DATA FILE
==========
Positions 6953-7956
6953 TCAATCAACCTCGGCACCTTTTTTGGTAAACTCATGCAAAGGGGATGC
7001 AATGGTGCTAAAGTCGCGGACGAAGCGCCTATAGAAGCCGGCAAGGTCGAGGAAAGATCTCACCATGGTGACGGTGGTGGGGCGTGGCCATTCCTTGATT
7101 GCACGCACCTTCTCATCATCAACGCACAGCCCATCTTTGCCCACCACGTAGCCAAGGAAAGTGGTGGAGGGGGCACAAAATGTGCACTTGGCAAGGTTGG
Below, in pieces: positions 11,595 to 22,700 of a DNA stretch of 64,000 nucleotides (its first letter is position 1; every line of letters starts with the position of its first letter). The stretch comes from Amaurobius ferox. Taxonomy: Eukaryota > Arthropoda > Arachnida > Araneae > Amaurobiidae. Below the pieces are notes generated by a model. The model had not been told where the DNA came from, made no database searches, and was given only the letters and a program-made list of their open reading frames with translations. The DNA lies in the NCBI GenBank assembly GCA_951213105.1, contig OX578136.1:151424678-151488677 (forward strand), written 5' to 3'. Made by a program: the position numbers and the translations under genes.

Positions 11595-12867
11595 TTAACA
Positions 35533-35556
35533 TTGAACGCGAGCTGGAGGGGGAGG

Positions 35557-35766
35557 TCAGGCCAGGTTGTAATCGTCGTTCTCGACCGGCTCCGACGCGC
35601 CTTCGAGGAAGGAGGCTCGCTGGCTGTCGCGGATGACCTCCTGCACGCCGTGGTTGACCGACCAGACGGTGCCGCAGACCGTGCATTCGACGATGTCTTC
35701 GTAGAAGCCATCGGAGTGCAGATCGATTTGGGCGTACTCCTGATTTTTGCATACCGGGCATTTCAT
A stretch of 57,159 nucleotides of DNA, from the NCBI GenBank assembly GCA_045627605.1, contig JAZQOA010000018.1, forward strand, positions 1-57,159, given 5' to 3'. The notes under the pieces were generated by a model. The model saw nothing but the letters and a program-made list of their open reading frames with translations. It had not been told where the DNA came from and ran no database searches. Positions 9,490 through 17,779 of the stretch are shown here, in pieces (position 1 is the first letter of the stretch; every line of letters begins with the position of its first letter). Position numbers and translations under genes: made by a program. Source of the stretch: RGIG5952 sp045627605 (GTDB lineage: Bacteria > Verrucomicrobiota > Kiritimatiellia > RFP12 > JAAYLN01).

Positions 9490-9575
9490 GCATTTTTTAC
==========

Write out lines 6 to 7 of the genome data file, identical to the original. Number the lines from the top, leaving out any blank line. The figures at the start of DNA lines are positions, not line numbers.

Positions 11595-12867
11595 TTAACA